Earlier this month, the Los Angeles Times officially confirmed  the paper is no longer running letters to the editor that deny the scientific conclusion that climate change is a reality and is caused mainly by human activities.
Prior to this, the magazine Popular Science went even further  and completely turned off the comments section for its entire website, stating quite eloquently that, "Everything, from evolution to the origins of climate change, is mistakenly up for grabs again. Scientific certainty is just another thing for two people to 'debate' on television. And because comments sections tend to be a grotesque reflection of the media culture surrounding them, the cynical work of undermining bedrock scientific doctrine is now being done beneath our own stories, within a website devoted to championing science."
The L.A. Times editor stated the paper's reasoning as, "Letters that have an untrue basis (for example, ones that say there's no sign humans have caused climate change) do not get printed."
The Sydney Morning Herald  has subsequently announced it also won't allow climate deniers to "misrepresent facts" on climate science in letters - an especially powerful case given the terrifying fires ravaging Australia against a backdrop of continuing broken heat records.
As the former Editor of DeSmogBlog, most of the climate deniers and self-proclaimed skeptics I have encountered over the years have been paid by Exxon, the Koch brothers or other such industry interests, making a good living as fake experts for hire. They are manipulators of the truth.
Of course, not all are paid mouthpieces, and some of them just simply believe that climate change isn't happening or it isn't caused by burning fossil fuels.
To those people not being paid by industry to sell doubt, to those who in their heart-of-hearts actually question the realities of climate change, I would say they have every right to submit their opinions as letters to a newspaper.
But just like the guy who sends in a letter each week to the paper insisting he was abducted by aliens, or that 9-11 was a hoax, it is up to the paper to decide what to print and what to throw in the waste basket.
Popular Science has every right to turn off their comment section. Especially if they think their comment section is a detriment to the advancement of scientific knowledge - the very thing Popular Science is in the business of doing.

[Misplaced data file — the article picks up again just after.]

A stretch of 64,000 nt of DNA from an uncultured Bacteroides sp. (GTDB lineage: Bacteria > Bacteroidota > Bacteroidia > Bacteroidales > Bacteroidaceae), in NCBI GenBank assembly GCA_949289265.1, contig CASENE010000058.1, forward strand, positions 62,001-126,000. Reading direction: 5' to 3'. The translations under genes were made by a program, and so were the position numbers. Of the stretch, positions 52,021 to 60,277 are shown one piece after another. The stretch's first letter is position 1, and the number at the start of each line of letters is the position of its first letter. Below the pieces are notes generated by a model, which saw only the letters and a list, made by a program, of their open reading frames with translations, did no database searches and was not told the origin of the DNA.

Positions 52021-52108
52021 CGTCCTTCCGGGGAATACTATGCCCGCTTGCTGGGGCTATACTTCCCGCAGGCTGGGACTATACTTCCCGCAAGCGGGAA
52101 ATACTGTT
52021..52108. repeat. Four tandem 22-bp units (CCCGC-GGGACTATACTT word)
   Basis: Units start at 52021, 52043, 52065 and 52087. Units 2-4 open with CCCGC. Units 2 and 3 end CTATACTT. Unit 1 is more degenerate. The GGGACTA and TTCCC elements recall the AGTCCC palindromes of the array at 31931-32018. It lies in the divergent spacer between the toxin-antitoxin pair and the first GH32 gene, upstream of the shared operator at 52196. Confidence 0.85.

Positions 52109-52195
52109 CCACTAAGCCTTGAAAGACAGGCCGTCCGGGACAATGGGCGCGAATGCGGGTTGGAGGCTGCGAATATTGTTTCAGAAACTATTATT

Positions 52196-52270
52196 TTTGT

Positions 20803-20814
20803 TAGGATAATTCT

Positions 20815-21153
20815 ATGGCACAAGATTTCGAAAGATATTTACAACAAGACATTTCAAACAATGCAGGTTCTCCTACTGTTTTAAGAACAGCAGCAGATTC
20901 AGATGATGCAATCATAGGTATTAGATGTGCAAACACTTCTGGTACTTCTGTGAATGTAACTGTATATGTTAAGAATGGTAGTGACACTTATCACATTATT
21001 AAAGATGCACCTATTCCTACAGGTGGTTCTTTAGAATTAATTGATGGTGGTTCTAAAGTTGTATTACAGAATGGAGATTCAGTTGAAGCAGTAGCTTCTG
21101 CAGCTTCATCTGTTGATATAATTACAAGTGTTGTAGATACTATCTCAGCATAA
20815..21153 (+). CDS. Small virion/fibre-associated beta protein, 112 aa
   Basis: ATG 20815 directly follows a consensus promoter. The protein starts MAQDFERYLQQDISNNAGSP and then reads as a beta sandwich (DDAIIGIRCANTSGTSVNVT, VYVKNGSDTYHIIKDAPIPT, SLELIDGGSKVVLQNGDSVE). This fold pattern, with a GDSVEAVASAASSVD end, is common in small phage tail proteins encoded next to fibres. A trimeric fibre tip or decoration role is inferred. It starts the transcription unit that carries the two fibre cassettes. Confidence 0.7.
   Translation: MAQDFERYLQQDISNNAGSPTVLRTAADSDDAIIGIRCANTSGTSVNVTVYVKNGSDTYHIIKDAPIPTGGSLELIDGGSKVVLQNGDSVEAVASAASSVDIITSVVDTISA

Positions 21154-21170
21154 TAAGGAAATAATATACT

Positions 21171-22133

Here on DeSmogBlog we turned off our comments section for over a year after we were overrun with all sorts of crazy climate change conspiracy theorists. Eventually we turned the comments back on, but only after posting a comment policy requesting commenters to post links to scientific evidence when making claims about climate science, and implementing a more strict community moderation system.
On another level this controversy over the right to comment and opine on matters of science is completely ridiculous, because science is not something to be debated in letters to newspapers or on blogs. Science is based on proposing, testing and replicating hypotheses and then posting your findings first to a group of your peers for review and then to the public via credible scientific journals. It is this scientific process that is the bedrock of anything we call a scientific truth.
The scientfic process, especially in North America, has been compromised by the idea that all opinions are as valid as another, or that an opinion is as valid as a proven scientific conclusion. But as the late astronomer and thinker Carl Sagan quite prophetically once said:
"...the fact that some geniuses were laughed at does not imply that all who are laughed at are geniuses. They laughed at Columbus, they laughed at Fulton, they laughed at the Wright Brothers. But they also laughed at Bozo the Clown."
If you want to stand in denial of the mountains of scientific evidence backing the realities of climate change and its causes, go ahead. But we don't have to listen and we don't have to publish your opinions. If you think you have something to contribute regarding the science of climate change, then spend your time doing the scientific research to back your claims, rather than writing letters to the editor.
Image credit: Name tag from Shutterstock